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Company Urges Legislators to Resolve Cross Boarder State Tax Regulation

SALT LAKE CITY, 2017-Jun-15 — /EPR Retail News/ —, Inc. (NASDAQ:OSTK) spoke in favor of H.R. 2887, The No Regulation Without Representation Act, introduced by Rep. Sensenbrenner (R-WI) today (June 13, 2017 ).

The company added this bill to the list of “reasonable” federal legislation it supports to answer the increasingly contentious state tax measures designed to force remote retailers to collect local and state taxes, regardless of physical presence in the taxing state.  The bill has the additional benefit of decreasing the burden of states’ recent cross-border forays into other areas of interstate commerce regulation, such as in manufacturing, labeling and product sourcing.

In recent years in the tax area, states have discriminated against remote internet retailers, attempting to force remote internet sellers into a different scheme of tax regulation, based on assessment of sales taxes at the residence of the purchaser, and not at the place of sale, as is the case in all of store-based, retail sales tax collection.

“The problem is the states want remote internet retailers to collect at the rates for the customers’ residences and not at the cash register. This significantly complicates things,” said Overstock Board member Jonathan Johnson. “Under the states’ schemes of collecting at each customer’s residence, a remote retailer faces a morass of more than 12,000 state and local tax districts—all with special, ever-changing provisions, and each with individual audit authority. Imagine being subjected to 12,000 tax audits!”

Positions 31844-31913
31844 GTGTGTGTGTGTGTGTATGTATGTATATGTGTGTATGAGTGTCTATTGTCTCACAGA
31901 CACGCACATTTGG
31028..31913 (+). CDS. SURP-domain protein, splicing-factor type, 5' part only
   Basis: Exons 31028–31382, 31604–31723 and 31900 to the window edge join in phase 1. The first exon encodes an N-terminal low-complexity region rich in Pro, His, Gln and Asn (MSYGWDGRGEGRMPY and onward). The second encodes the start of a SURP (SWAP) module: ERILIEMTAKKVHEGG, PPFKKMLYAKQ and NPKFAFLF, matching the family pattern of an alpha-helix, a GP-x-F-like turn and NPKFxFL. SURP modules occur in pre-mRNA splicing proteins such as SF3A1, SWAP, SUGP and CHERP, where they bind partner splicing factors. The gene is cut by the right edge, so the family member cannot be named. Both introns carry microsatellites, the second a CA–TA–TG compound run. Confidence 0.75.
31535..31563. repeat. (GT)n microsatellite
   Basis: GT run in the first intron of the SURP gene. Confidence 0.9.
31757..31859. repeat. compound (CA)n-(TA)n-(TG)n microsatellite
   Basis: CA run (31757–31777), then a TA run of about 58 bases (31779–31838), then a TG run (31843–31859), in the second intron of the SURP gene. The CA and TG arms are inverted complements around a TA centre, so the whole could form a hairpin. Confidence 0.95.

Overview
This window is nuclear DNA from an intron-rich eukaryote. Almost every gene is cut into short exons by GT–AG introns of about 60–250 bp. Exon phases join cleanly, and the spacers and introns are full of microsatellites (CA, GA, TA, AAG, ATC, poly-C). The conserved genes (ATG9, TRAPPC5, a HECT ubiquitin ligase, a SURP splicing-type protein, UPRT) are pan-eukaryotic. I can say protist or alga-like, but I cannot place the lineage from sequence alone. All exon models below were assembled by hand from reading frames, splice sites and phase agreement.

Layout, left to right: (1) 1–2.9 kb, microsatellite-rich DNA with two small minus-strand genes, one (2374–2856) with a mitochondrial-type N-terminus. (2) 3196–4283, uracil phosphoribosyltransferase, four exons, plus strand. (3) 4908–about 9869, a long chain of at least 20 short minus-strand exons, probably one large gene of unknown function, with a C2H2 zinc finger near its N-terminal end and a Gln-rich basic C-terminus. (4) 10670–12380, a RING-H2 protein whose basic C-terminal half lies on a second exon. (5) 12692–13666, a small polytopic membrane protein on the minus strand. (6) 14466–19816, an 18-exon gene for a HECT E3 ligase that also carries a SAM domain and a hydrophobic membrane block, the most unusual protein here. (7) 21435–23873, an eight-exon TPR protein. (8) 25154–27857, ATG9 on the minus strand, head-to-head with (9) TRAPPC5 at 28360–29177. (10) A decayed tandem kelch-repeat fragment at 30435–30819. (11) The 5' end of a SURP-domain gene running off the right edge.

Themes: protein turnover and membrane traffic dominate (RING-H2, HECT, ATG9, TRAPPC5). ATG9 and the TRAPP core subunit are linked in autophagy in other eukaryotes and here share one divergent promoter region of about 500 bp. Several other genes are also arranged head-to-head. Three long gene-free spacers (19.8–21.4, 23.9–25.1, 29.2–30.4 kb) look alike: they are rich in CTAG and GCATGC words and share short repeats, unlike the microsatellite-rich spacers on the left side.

The U.S. Constitution allows states to conscript retailers into sales tax collection, but only if retailers have “physical presence” in the taxing state. By being present in the state, retailers get many state and local benefits and have a say in representation, but a remote retailer without physical presence gets no benefit and has no representation. Therefore, where a retailer lacks physical presence, U.S. Supreme Court decisions forbid states from forcing these retailers to collect sales tax.

In recent years, states reluctant to shoulder the burden of tax collection, have become more aggressive in passing legislation stretching the definition of what constitutes “physical presence.” Some have even unfairly assessed remote retailers for uncollected sales taxes, claiming after the fact, that remote retailers ought to have collected under these states’ self-serving laws establishing new and unorthodox definitions of “physical presence.” Additionally, some states openly flaunt Supreme Court precedents hoping to provoke Congressional action.

Maybe they now have.
“The No Taxation Without Representation Act draws a clear line, codifying what states may and may not define as ‘physical presence,’” Johnson said. “It’s reached the point where states consider virtually anything as physical presence. That’s simply not the law, and the idea that a state-created, stretch-definition can regulate interstate commerce is not only repugnant to the U.S. Constitution, but poses a threat of state cross-border regulation in many other sectors as well.”